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Seeking an Irish name for a new Giraffe

The Wildlife Park at Fota Island outside Cork has a newborn giraffe that they need to name, and they have a tradition of giving their Giraffe's Irish names.

You can suggest a name on the Parks website.

You can read a little bit more about this story in today's Irish Times

October 9, 2015



A few ideas:

1. Smaragaid. (Emerald)

You might think "the Emerald Isle" is an Americanism (I did; Johnny Cash and all that). But I just googled it and it seems the first recorded appearance of the phrase is in a poem by Belfast-born doctor William Drennan (18th-19th century).

Re: "Smaragaid" a group of German horsebreeders have adopted the name Smaragaid Connemaras. Their comment: "Connemara Ponys kommen ursprünglich aus Irland, der smaragdgrünen Insel." i.e., "Connemara Ponies originate from Ireland, the Emerald Isle."
The baby giraffe's mother's name is Sapphire, so it's a natural choice.

2. Saoirse. (Freedom)

Here's Iarla Ó Lionáird singing a version of Seán Ó Riordáin's poem Saoirse (Paul Muldoon reads his English translation in between)

Here's the text of the original poem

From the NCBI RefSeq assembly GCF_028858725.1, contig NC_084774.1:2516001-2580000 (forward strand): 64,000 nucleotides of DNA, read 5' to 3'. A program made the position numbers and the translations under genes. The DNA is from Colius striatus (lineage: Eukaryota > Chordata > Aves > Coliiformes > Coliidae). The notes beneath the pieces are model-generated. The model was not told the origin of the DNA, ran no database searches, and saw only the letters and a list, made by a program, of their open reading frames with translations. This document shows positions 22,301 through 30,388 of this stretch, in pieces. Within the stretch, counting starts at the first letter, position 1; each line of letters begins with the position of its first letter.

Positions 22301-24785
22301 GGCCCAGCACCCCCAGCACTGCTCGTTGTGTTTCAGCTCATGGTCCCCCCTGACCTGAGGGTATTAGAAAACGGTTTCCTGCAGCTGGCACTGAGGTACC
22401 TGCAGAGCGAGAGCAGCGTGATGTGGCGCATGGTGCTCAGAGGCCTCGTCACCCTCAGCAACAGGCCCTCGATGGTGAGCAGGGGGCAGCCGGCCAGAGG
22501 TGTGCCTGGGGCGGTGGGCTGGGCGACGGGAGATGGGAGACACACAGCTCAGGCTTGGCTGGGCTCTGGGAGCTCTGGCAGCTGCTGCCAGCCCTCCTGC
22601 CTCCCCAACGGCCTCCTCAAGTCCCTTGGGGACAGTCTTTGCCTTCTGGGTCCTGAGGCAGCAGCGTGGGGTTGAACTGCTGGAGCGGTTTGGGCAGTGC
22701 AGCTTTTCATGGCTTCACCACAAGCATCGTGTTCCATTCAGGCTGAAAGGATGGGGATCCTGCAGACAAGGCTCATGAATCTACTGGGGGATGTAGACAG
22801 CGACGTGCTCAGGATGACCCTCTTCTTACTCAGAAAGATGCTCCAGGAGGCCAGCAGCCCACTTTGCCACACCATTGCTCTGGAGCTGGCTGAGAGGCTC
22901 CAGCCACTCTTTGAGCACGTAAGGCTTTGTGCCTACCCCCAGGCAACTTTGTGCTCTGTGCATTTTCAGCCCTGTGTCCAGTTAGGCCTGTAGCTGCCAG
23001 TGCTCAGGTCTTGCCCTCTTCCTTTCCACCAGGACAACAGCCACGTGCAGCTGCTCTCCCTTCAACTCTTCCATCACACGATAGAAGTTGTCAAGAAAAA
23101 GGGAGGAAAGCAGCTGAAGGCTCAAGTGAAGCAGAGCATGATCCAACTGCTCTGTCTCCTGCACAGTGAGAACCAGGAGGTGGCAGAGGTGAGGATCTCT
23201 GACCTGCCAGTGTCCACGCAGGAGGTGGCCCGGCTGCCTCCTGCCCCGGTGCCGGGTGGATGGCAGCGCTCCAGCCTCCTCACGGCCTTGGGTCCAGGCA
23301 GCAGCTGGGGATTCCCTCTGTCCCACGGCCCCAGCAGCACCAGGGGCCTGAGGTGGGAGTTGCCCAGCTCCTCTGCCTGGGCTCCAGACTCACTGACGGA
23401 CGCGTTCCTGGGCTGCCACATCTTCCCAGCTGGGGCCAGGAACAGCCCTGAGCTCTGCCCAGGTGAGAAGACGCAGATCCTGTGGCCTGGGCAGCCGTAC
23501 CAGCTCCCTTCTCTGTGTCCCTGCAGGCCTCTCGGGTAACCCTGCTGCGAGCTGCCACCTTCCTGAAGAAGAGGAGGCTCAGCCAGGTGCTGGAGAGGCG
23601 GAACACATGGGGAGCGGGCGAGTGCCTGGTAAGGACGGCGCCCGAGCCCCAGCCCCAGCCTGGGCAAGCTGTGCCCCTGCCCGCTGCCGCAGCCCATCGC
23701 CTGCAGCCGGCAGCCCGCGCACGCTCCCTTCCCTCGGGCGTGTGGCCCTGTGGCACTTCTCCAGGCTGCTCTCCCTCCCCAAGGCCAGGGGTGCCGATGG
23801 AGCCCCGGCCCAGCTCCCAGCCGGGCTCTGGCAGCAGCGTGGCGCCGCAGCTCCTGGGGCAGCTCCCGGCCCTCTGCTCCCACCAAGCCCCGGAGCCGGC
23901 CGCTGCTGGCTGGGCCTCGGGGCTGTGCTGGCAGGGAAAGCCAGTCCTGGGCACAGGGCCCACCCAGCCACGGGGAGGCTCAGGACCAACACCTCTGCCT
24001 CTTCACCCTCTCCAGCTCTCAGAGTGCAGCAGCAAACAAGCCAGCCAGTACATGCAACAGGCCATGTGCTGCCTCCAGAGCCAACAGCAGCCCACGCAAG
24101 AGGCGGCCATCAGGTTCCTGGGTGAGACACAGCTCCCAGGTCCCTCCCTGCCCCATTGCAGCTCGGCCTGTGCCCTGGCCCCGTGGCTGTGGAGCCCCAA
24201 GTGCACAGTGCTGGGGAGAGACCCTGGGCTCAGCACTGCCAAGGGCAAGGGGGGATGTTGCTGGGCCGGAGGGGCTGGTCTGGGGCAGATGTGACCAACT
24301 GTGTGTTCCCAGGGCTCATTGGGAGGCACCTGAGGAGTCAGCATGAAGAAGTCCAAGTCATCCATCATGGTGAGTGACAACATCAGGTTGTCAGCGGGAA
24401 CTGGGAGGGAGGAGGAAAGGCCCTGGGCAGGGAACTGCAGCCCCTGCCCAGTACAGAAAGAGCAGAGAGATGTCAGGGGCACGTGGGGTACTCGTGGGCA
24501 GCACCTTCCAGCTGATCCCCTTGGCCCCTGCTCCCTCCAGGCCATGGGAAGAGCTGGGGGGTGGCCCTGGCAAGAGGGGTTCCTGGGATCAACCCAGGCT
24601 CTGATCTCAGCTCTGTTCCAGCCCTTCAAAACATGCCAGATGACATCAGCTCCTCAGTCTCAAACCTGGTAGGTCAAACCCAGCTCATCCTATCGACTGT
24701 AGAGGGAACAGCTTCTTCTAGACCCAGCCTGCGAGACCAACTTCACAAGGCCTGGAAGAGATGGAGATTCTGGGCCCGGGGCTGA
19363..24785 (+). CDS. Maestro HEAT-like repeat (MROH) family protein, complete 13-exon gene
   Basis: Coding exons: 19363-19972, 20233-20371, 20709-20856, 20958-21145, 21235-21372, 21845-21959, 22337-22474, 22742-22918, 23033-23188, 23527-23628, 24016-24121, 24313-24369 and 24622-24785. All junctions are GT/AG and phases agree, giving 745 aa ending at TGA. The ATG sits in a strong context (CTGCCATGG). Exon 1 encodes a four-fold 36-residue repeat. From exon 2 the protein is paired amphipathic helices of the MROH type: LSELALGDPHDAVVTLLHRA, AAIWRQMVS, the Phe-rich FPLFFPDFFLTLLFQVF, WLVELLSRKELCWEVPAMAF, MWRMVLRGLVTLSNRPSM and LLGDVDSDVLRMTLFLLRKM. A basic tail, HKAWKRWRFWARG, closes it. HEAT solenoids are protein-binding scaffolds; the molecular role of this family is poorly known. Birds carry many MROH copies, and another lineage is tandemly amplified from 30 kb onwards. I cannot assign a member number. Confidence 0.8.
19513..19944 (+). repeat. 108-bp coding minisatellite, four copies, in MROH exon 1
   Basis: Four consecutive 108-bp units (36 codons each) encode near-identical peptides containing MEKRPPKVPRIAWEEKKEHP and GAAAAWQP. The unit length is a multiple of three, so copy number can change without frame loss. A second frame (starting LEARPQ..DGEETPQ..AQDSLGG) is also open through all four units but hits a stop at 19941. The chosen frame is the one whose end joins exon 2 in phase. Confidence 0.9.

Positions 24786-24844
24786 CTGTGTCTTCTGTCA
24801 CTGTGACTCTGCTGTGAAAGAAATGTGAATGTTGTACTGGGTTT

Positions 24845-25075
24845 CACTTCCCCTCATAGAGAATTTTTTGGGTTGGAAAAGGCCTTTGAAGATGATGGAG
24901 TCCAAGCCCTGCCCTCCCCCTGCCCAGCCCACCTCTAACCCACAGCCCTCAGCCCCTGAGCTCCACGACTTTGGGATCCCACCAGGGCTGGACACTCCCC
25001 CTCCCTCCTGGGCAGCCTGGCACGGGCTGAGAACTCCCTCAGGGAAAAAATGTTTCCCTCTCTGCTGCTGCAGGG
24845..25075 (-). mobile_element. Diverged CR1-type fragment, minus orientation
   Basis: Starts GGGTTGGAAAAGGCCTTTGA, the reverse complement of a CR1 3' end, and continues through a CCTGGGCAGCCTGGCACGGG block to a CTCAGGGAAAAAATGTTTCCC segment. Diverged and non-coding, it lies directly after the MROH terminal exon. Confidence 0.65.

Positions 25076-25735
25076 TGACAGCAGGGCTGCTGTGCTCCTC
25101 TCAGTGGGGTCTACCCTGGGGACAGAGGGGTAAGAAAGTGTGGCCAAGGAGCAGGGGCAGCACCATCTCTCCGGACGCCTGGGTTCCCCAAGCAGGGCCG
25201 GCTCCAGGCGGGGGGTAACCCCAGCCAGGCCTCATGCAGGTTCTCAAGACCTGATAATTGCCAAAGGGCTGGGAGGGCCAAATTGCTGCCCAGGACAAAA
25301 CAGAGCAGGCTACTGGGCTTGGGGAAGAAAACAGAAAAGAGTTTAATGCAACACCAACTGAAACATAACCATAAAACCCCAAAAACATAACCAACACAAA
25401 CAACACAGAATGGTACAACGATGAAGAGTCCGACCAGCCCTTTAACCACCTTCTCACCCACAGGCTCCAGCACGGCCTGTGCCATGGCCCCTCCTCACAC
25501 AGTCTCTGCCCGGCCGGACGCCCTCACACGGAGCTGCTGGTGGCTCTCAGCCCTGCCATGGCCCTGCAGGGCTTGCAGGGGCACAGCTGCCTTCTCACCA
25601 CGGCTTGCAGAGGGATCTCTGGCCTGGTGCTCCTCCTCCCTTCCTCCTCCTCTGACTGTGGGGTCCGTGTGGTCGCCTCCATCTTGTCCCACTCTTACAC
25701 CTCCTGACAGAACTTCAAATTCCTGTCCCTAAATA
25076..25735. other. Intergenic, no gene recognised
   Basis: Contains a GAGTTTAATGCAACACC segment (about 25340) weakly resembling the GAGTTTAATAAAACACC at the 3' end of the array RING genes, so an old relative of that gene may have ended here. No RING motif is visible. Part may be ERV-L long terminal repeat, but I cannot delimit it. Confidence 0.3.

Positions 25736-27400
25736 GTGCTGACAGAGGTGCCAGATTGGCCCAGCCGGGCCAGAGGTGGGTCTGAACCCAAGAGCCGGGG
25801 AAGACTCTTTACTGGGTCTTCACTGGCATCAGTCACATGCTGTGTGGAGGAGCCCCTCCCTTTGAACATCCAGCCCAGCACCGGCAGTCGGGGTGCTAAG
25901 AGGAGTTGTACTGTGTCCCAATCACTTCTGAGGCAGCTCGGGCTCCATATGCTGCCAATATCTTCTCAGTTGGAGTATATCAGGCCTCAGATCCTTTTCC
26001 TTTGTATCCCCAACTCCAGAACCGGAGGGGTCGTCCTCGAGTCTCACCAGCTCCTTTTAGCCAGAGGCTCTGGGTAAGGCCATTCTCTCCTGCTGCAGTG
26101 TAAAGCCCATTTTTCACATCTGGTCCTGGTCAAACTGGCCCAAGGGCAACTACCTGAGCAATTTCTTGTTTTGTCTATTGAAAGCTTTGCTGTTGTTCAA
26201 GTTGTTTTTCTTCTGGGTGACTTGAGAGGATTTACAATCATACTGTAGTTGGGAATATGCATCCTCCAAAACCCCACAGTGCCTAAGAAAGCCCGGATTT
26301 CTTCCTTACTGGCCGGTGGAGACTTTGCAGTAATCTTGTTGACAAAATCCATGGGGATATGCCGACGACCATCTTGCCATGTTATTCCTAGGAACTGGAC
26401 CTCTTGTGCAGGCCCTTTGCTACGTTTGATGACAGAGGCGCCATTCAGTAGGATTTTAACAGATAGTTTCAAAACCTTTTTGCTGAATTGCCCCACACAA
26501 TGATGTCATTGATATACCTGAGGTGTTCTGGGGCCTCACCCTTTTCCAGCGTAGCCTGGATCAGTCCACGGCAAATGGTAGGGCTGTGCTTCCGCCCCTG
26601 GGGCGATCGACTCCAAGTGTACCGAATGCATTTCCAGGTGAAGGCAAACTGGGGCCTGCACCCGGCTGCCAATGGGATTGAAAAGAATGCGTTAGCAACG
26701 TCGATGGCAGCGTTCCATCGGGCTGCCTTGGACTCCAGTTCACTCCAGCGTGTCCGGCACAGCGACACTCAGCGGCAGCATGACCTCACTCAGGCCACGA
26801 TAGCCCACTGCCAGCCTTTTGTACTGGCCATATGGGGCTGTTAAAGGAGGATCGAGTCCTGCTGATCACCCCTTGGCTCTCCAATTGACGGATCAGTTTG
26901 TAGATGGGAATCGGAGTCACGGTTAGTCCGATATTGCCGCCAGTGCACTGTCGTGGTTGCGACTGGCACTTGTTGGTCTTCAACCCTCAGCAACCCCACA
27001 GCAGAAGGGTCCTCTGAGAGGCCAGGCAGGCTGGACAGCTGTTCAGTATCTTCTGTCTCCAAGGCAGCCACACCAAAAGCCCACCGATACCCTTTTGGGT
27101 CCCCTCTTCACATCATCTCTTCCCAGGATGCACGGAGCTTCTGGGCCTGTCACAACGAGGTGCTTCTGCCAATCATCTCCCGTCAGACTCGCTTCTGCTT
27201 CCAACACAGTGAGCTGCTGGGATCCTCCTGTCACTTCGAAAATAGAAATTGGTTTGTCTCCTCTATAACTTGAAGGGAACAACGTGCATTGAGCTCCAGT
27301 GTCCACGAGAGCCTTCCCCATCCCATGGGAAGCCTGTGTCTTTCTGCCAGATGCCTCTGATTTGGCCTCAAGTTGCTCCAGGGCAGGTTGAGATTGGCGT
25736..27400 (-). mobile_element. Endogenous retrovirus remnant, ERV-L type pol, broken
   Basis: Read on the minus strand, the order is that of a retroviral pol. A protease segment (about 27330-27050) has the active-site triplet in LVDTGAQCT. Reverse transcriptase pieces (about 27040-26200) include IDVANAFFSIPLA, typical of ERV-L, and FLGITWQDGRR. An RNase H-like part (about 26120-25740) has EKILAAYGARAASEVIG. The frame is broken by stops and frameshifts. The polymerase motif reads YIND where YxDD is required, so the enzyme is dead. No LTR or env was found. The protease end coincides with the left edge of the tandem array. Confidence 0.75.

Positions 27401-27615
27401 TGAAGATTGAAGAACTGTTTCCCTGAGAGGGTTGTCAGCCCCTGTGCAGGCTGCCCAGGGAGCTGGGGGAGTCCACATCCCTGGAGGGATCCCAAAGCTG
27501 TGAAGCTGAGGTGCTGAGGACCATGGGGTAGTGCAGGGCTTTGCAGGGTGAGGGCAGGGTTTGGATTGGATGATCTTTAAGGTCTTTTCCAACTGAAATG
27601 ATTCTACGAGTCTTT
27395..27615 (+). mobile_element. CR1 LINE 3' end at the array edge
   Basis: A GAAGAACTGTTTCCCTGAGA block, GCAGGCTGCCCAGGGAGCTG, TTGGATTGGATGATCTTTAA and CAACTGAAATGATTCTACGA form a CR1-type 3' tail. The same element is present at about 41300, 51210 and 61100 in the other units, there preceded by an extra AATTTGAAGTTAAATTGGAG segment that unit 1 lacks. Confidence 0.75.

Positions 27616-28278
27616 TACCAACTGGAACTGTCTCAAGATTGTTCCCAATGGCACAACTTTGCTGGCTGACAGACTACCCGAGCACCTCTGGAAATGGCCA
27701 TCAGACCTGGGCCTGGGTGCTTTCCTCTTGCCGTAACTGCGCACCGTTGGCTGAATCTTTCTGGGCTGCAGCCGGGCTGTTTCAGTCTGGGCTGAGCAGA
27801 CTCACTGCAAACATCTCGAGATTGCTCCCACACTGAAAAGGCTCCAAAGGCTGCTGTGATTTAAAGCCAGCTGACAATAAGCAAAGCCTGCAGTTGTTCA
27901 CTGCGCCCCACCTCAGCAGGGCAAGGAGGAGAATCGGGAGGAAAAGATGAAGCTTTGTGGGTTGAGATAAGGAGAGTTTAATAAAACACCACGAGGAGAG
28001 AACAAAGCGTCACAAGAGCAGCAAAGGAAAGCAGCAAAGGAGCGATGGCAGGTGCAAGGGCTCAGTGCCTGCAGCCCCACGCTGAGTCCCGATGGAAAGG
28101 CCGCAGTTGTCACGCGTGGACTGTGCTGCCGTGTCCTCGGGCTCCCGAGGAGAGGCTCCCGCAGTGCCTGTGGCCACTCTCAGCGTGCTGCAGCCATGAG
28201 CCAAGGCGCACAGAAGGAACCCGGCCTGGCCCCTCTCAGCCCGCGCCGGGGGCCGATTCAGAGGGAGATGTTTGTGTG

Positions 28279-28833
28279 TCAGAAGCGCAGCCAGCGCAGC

Freedom, political or existential, could be a very timely theme with all the 2016 commemorations coming up.

3. Afric (From the TG4 series)

A dark horse maybe but the similarity to Africa is catchy.

I won't submit anything.

So if any of these names grab you, go for it.

A chance to meet the cutest baby giraffe on earth. :D :D :D


How does one say "Giraffe" in Irish?



"Ainmhí Afracach a bhfuil muineál agus cosa tosaigh an-fhada air" de réir an Foclòir Beag


The Giraffe should be named Sioráf, or, if they already have one with that name, Shioráf.


This is the 64th giraffe that has been born at Fota - if they haven't called one Sioráf by now, they probably won't go for it now.

Other Giraffes have been called Clodagh, Cuileann, Éadaoin and Bláithín, according to the IT article. Maybe Síofra would do the job?


I haven't yet done the numbers lesson (I still have to re-gold-ify my tree because of a vacation I took to London before I can do the negatives lesson an others on that row), but however one says "sixty-four" in Irish may work as well.


Oh, another name that might work could be t-sioráf, but I'm not a hundred percent sure about how the "t-" thing works.

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